Bearded dragons are generally docile, and their aggressive displays are rarely seen in captivity. It is reported that even wild bearded dragons will sometimes allow themselves to be picked up without a struggle. Popular as pets, bearded dragons or “beardies” are moderately sized lizards native to Australia. They are not inexpensive to care for as they have, like many other lizards, strict nutritional and environmental requirements that need to be met for them to thrive. With an adult size of 18-24 inches (reached by about 2 years of age), a good sized tank/cage will be required. The expected life span of a bearded dragon is anywhere from 4-10 years, although with good attention to nutrition and the ideal environment, the high end of that range should be expected. However, they are social and easy to tame and handle, and show a range of fascinating behaviors that make them interesting to watch.
In the wild, bearded dragons are omnivores, eating a mixture of invertebrate and vertebrate prey as well as plan material. In captivity, they should be fed primarily an insect diet, primarily crickets, with a variety of other cultured insect prey. They are prone to impaction of their digestive system, and the chitinous exoskeletons of insect prey can cause problems. This is especially true of crunchy bugs like mealworms – so it is best to feed these in limited quantities. Feeding insects right after a molt will help reduce the chance of an impaction as the exoskeletons are not as tough. Crickets also should not be too large, especially for baby bearded dragons (a rule of thumb: no larger than 1/3 the size of the dragon’s head, and no longer that the distance between its eyes). Pinkie mice are also an acceptable food item for adults, and do not pose the problems with impaction that insects do. Insects should be gut loaded (fed nutritious food that is then passed on to the lizard) prior to feeding, and lightly dusted with a calcium supplement (with no phosphorus), and with a multivitamin about once a week.
In addition, they should be fed a mixture of green leafy vegetables, orange fleshed squash, carrots, other vegetables, and some fruits. The plant portion of the diet should be about 20-30% of the diet. Feed in a shallow bowl, although leafy vegetables can be clipped to the cage furnishings for snacking. Typically, they should be feed daily (more frequently as babies), and given as many insects as they will eat in 5-10 minutes. Veggies can be left in the cage all the time (changed daily, of course). Commercial diets are becoming available – but so far the long term success of these diets is not well known. I feel that feeding a varied diet is preferable, so if these diets are used they should probably not be the sole source of nutrition. One caution: do not feed fireflies (lightning bugs) as these are believed to be highly toxic to bearded dragons! If any wild caught insects are used beware of pesticide contamination.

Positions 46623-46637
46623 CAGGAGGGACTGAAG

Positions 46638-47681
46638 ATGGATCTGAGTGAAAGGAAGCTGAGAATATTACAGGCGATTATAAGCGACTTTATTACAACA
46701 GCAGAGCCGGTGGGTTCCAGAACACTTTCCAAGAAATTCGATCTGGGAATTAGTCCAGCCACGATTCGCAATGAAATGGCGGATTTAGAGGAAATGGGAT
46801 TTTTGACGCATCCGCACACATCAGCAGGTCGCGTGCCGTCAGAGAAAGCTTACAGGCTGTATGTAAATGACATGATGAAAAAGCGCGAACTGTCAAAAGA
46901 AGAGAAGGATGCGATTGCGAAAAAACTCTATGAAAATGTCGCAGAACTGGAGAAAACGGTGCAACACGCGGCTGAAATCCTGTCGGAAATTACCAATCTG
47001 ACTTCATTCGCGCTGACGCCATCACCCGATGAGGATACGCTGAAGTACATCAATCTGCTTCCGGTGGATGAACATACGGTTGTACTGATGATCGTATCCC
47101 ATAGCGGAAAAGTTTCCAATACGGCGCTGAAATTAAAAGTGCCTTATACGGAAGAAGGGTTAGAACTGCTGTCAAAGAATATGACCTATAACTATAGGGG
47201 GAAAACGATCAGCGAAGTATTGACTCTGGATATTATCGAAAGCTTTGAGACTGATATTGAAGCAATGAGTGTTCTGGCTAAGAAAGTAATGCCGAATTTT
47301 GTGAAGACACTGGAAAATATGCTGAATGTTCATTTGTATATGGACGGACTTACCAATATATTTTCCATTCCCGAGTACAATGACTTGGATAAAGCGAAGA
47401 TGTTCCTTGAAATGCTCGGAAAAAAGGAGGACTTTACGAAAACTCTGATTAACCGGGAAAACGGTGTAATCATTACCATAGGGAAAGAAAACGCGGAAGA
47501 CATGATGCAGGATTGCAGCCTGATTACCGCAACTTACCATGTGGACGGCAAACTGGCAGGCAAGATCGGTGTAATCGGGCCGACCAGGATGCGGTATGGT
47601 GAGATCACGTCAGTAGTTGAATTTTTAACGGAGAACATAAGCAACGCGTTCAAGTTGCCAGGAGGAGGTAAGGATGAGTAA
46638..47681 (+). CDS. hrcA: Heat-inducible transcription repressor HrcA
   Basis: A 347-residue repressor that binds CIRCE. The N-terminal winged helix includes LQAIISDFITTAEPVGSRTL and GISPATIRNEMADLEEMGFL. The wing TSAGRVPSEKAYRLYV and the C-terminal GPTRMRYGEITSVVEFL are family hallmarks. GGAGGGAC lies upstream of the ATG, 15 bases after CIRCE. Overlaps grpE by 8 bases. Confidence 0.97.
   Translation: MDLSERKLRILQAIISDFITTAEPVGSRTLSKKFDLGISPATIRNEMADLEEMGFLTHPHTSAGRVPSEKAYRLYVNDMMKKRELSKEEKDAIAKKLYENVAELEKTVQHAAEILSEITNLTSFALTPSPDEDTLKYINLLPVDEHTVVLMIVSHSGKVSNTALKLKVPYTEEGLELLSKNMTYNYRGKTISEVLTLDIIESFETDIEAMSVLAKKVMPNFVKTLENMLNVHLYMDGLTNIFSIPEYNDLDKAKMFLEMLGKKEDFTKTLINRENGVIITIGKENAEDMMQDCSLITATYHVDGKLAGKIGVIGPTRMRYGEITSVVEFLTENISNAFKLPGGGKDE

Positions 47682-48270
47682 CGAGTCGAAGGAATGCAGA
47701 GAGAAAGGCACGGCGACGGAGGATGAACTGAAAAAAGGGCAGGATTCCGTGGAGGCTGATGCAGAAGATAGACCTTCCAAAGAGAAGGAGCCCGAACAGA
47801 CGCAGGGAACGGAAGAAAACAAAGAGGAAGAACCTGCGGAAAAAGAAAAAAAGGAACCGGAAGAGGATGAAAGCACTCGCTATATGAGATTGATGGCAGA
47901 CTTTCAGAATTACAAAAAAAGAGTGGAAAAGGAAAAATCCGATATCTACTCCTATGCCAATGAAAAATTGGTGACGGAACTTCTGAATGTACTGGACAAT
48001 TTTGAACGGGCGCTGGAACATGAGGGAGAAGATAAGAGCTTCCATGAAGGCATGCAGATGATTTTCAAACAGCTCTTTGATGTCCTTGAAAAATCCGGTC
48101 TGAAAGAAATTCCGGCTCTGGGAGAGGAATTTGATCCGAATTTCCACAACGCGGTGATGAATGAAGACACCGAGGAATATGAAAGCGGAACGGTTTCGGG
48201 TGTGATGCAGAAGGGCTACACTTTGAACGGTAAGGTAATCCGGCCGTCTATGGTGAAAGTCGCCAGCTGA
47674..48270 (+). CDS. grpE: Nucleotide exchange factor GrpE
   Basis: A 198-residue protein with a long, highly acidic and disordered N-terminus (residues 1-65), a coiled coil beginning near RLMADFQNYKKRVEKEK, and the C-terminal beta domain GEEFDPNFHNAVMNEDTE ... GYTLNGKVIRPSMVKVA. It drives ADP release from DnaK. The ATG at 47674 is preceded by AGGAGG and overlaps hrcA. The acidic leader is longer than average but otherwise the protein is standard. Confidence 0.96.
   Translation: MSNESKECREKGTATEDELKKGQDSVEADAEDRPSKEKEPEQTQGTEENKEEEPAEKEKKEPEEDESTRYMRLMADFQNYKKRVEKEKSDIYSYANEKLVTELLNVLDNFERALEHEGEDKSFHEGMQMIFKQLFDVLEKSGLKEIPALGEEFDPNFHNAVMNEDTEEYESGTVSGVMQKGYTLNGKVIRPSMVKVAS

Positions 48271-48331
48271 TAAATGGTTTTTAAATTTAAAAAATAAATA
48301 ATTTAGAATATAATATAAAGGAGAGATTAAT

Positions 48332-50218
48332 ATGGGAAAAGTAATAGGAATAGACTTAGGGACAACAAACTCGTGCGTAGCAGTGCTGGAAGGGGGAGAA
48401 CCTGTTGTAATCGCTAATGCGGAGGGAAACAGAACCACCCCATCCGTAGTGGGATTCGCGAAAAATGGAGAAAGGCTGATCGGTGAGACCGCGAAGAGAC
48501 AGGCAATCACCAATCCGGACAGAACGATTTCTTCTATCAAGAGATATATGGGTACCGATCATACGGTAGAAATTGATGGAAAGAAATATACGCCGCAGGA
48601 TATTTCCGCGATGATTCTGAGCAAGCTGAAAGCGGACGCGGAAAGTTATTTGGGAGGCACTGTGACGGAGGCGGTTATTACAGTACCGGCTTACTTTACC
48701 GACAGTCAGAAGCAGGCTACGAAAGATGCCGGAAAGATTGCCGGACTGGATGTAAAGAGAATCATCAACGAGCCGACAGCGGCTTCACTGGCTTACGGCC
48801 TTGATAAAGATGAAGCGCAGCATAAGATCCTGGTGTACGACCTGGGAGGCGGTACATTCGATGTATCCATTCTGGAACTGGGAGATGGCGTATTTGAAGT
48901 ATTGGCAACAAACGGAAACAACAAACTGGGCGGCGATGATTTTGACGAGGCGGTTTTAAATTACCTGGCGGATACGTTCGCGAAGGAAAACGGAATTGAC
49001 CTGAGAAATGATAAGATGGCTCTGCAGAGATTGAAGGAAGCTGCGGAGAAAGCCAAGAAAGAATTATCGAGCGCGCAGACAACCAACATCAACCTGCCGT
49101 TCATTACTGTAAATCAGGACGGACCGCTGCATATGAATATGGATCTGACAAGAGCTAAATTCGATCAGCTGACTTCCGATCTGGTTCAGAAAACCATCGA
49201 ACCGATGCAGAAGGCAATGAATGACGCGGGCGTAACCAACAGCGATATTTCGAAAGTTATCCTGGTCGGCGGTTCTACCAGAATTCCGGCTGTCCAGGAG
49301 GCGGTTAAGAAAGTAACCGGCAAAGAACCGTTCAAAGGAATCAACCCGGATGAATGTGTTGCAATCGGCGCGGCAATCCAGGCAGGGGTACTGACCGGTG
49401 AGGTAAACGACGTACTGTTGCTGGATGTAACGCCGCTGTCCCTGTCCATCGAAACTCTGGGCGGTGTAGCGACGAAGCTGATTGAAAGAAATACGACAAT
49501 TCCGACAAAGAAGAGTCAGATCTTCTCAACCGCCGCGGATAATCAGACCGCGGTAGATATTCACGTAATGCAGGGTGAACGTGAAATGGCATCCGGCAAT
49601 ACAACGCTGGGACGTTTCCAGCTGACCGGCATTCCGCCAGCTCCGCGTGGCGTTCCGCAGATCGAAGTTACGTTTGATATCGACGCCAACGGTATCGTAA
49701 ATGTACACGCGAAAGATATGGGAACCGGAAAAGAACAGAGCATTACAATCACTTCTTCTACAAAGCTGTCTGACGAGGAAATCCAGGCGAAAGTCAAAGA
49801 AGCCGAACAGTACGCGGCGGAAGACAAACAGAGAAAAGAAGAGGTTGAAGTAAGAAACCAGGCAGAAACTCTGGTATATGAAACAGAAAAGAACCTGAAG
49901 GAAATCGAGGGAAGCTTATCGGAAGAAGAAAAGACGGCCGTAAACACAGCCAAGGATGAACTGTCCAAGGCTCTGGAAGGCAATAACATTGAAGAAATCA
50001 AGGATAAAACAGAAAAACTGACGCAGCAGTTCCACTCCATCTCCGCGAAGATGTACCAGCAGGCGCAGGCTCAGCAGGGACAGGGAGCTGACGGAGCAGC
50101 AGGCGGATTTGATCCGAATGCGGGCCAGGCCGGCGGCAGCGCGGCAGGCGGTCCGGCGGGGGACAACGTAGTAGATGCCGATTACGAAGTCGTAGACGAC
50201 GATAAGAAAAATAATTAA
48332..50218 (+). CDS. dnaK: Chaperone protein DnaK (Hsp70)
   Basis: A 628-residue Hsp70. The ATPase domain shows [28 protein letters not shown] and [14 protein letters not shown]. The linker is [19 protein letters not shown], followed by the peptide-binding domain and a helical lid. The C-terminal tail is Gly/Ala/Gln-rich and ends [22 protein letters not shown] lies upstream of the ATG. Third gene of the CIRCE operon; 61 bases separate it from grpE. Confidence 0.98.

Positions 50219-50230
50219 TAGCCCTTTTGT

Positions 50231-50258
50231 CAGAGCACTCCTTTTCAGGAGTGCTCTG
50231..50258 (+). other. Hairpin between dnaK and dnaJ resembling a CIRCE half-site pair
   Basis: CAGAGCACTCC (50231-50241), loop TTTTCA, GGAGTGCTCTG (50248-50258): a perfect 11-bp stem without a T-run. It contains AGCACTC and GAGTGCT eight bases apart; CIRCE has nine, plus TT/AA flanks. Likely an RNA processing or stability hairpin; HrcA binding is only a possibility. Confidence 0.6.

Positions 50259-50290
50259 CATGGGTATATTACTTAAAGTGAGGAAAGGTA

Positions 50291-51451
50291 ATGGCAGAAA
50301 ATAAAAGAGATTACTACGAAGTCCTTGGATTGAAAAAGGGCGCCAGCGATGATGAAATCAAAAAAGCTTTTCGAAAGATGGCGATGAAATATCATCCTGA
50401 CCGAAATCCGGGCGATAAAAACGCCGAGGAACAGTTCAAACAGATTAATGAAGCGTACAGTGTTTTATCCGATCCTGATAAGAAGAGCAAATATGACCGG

Water should be provided in a shallow dish, such as a shallow jar lid. Misting is also advisable as dragons are designed to get their moisture primarily from their food and licking dew drops. However, do not mist too much as to make the environment wet or humid.
Bearded dragons come from dry, arid areas, and are semi-arboreal, often observed climbing on rocks and branches. Therefore, a cage should be set up with a dry substrate, hiding areas (at each end of the temperature gradient, and rocks and branches to climb on. The branches and rocks should be securely placed so that neither they nor the dragon falls while climbing on them. Many people use sand (washed play sand, not silica sand) as a substrate, although some use paper towels, indoor/outdoor or reptile carpet, or paper. Avoid corn cob or walnut shells as substrate.If sand is used, feces can be scooped out daily, but the cage will still need a good cleaning/disinfecting several times a year. Many owners construct their own cages from wood and welded wire, which is acceptable especially as it often allows more room for the dragons. For a single bearded dragon a bare minimum of a 40 gallon tank will be necessary, but bigger is better. A secure lid will also be necessary.
Cage temperatures are also extremely important. A temperature gradient should be provided, as well as a basking spot at significantly higher temperatures. The gradient should be provided end to end and also vertically (by arranging a basking spot on a branch or rock off the bottom of the cage). The lower end of the gradient should be about 76 F (24 C), and the higher end 86 F (30 C) , with a basking temperature of 90-100 F (32-38 C) . Heat should be provided via an incandescent light or ceramic heater (make sure a ceramic socket is used) – experimentation with wattage and distance from the cage can be used to provide appropriate temperatures. Place thermometers in the cage (at either end and where the lizards bask) to monitor the temperatures – do not rely on estimating temperatures! Night time temperatures can fall to approximately 70 F (21 C). If needed, supplemental heat can be provided using an under the tank heating pad or heating strips. This may be necessary at night if the room temperature is very low. Avoid heating overnight with a light, as a consistent light-dark cycle (12 – 14 hours light) must be provided. Using the lights on a timer is the best way to ensure a consistent cycle.
Bearded dragons are generally docile, and can be easily handled with minimal socialization or effort into taming. It is important to scoop them up under the belly and support their belly in the palm of your hand with your fingers gently curled over the body. Their nails do get sharp, and should be trimmed regularly. They can be trimmed in a similar fashion to iguana claws.